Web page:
Daily Reflection for Wednesday April 21, 2021
Peace and blessing, Friends and Parishioners,
We encourage you to reflect on Wednesday’s readings at this link:
If you prefer to use your own Bible, the readings are:
First reading: Acts 8:1b-8
Responsorial: Psalm 66:1-3a,4-5, 6-7a7
Gospel: John 6:35-40
Our reflection on Wednesday’s readings:
“And this is the will of the one who sent me, that I should not lose anything of what he gave me, but that I should raise it on the last day.” John 6:39
Sometime ago, I attended a weekend workshop at Saint Meinrad Archabbey in Indiana for individuals in the12-step program. The speaker for the event, a Jesuit priest in recovery, opened with a surprising statement. He proclaimed that each of us had received a great gift from God and that gift was the gift of despair.
His comment at first seemed odd to me. “Despair” a gift? But then I realized he was absolutely right. It was the facing of the despair in each of us in that room that drove us to our knees and into a willingness to admit our powerlessness over addiction and our need for God to do for us what we could not do for ourselves.
Today's readings from Acts reminds us of the despair of persecution, which tempered and molded the church into a body of faith dependent on the living Christ for meaning, purpose, and life's blood. Without the Christ, they could not have faced the terrible persecution that befell them. But out of this desperate situation, they learned that the Lord would sustain them in a life beyond what the world could ever offer.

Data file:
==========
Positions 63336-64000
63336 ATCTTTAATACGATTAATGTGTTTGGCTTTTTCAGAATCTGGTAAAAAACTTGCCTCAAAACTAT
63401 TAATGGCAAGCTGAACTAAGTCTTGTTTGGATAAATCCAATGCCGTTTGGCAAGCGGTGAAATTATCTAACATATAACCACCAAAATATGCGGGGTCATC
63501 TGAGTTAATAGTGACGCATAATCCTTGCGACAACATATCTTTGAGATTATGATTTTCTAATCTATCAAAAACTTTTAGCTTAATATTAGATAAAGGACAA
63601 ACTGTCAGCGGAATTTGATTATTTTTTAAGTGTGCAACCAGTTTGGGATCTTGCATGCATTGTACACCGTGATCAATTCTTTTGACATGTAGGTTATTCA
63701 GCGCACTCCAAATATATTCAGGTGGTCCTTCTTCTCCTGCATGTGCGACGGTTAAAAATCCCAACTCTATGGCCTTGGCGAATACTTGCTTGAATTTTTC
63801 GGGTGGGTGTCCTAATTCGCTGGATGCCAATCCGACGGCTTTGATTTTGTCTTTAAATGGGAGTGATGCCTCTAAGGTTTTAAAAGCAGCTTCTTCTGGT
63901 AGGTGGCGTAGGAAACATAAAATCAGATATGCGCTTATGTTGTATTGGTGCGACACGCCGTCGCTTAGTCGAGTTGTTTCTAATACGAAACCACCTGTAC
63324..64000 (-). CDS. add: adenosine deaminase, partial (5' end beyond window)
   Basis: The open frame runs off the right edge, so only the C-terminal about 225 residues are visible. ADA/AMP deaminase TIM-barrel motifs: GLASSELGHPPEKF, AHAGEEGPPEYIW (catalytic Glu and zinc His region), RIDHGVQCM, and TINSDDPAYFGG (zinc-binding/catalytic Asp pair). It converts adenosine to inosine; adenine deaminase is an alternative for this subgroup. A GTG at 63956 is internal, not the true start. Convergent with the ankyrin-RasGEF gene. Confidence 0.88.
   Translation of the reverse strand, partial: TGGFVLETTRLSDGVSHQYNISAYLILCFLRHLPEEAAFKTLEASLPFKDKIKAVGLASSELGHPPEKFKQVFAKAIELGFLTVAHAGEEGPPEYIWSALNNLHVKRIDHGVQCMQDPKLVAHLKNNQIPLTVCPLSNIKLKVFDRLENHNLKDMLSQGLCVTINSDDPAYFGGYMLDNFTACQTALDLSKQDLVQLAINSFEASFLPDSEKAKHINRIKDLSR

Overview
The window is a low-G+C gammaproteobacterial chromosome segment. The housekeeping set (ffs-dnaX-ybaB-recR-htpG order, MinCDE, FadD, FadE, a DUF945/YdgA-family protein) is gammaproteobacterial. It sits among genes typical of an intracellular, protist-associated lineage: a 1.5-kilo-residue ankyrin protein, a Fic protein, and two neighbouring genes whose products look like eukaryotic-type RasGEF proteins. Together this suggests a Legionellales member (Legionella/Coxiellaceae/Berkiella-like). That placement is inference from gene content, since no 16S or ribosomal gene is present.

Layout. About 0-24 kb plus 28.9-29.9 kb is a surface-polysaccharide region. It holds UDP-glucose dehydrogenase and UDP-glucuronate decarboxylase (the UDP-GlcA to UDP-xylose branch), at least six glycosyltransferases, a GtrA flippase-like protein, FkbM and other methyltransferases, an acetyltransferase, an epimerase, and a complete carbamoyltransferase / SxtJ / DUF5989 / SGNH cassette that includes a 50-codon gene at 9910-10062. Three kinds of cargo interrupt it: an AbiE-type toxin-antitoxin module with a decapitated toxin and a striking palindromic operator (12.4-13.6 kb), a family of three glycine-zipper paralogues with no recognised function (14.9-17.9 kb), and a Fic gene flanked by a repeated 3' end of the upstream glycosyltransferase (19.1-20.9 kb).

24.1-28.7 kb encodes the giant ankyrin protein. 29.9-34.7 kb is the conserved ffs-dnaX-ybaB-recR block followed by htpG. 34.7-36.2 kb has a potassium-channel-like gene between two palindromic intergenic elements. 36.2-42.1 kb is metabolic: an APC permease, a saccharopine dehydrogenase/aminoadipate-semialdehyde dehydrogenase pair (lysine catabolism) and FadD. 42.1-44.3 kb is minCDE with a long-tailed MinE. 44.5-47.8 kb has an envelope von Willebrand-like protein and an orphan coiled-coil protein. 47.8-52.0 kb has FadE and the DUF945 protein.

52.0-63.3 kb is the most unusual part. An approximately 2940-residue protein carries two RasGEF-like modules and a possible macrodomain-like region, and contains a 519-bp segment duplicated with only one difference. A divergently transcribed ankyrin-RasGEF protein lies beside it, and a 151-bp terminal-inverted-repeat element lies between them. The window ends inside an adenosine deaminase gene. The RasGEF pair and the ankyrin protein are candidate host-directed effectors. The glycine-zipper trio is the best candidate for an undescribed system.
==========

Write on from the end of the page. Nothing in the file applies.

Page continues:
We live in a culture that markets comfort and pleasure: pills that soothe physical pain (and cause addiction), material goods that promise happiness (and create debt), deceivers who validate our prejudices and beliefs that we are right and others are not only wrong but bad. Within this haze of deception about what really matters in life, a subtle despair develops and it is palpable… if we are still enough to listen.
How are we redeemed from such delusions that surround us? The apostle Paul asks the question, “Who will save us?” His answer was thanks be to God for sending his son who knows the depth of suffering and despair the world can produce.
Jesus was abandoned, he was betrayed and suffered terrible pain even unto death on the cross. But by the power of God, he has risen and is witness to all of us that from the depths of despair comes new life. In this Easter season, we celebrate that through our Lord’s life, death, and resurrection we are transformed as his people and none of us shall be lost.
Prayer: Lord give us the grace and the courage to face our difficulties and even our despair that we might fully learn the gift of your presence and transforming mercy in the lives we lead. Amen